In 2019, Hannah Barham-Brown rolled her wheelchair onto a TEDx stage and waited for the clapping to die down. She had come to tell her story of being diagnosed with Ehlers-Danlos syndrome during medical school and graduating 18 months later.
Hannah is a powerful asset today—not just a talented doctor for the hospital that employs her, but someone who connects in a unique way with patients and their families. As she puts it, when children who themselves get around by wheelchair see her, their “eyes light up when their doctor rolls in in a chair, just like them. Suddenly, they're not the kid in a wheelchair anymore. They are the kid who could grow up to be whatever they want to be regardless of their legs misbehaving.” Patients have told her “I know you get it,” because as Hannah explains, “I have an intimate knowledge of their experiences and the systems they are forced to work within.”
Hannah has a simple question for us all: shouldn’t we stop wasting talent and hire employees living with disabilities?
About 73 percent of US companies struggled to attract and retain talent in 2021, a trend experts predicted will continue in 2022. Yet amid the Great Resignation, one vital source of talented, dedicated employees may still be overlooked: workers living with disabilities.
Employees living with chronic pain, vision, or hearing conditions, and other disabilities thrive in remote jobs, since work from home positions allow them to earn and develop their careers from spaces that have typically been adapted for their comfort. For remote managers, there’s even better news: workers living with disabilities bring a powerhouse of skills, productivity, and dedication to their work.
Let’s look at some benefits up close.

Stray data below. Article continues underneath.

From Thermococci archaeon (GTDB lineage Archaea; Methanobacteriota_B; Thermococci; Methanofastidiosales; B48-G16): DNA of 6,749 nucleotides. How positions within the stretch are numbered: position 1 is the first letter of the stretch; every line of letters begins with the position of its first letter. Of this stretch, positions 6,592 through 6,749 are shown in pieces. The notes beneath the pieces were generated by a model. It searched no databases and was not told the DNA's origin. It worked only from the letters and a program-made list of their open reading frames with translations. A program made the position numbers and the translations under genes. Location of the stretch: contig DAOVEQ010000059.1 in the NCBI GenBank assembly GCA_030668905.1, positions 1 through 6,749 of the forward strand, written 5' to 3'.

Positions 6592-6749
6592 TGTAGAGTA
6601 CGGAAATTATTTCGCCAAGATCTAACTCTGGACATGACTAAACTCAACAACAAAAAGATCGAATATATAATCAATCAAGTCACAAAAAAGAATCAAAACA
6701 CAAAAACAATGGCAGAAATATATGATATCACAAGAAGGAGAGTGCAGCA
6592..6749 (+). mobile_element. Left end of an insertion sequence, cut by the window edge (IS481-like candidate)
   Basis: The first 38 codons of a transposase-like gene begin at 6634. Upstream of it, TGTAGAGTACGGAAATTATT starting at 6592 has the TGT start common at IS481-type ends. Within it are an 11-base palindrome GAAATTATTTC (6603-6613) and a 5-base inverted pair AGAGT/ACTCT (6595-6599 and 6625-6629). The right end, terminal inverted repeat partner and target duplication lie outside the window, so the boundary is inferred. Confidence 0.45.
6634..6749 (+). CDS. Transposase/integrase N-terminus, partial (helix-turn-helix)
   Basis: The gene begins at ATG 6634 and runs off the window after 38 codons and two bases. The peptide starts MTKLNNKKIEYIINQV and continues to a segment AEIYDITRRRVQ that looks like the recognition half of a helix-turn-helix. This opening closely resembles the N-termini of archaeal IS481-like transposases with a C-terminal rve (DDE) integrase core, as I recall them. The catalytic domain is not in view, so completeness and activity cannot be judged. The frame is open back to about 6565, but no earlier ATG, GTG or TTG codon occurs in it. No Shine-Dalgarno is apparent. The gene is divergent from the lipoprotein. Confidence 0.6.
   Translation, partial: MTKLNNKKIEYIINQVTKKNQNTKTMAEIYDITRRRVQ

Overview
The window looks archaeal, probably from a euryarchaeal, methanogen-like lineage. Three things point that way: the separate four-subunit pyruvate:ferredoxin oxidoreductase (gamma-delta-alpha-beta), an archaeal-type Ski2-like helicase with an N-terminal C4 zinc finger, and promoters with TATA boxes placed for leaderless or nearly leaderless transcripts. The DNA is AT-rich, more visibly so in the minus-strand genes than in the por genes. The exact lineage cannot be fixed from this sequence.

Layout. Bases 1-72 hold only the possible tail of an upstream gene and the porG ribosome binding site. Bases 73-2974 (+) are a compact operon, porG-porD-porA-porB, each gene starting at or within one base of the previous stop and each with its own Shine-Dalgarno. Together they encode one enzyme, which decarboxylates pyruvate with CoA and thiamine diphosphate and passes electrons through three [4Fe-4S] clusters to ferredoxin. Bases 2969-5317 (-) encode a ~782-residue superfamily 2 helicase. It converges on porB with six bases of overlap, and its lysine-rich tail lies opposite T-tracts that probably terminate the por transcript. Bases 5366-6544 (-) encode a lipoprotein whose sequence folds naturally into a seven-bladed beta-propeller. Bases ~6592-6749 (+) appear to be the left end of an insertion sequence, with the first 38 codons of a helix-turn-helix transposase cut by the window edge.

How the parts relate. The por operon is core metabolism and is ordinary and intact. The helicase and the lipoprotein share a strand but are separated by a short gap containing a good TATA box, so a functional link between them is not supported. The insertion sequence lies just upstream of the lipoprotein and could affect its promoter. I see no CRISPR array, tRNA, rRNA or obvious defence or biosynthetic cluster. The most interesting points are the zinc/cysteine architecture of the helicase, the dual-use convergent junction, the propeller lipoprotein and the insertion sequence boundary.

A Better Bottom Line
Within four years, companies hiring workers with disabilities saw double the net income, 28 percent higher revenue, and 30 percent higher profit margins when compared with the time before they diversified the workforce. Workplaces who hire workers with a disability may even qualify for tax credits.
Researchers have found that workers living with disabilities have lower rates of absenteeism and tend to work harder when compared with their colleagues.
Better Care of Clients, Employees, and Customers
Some of these people include your customers and clients. How much better could you serve them if you became familiar with what they face and what they need? How much more passionate would these clients and customers be about your company if they saw you were committed to seeing people of all abilities?
Chances are, some of your employees may already be living with disabilities, too, since research suggests that up to a quarter of employees living with a disability keep it hidden in the workplace, often worried about the stigma or employer and team reactions. By making your remote team inclusive, you allow all your employees to feel seen, and you gain powerful new perspectives about what your clients and customers need from people on your team, who like Hannah Barham-Brown, can relate.
JP Morgan found that employees with autism were able to adapt better—ramping up three years earlier than their colleagues—and were 50 percent more productive when compared with neurotypical employees. A food services company was able to add $108,381 in value by hiring workers living with disabilities.
And when you hire remote workers, you’re already getting more productive employees: 55 percent of remote workers report working more hours from home and 90 percent of workers report being as productive or more productive working from home. Combine these two productivity powers together and get ready to get stuff done.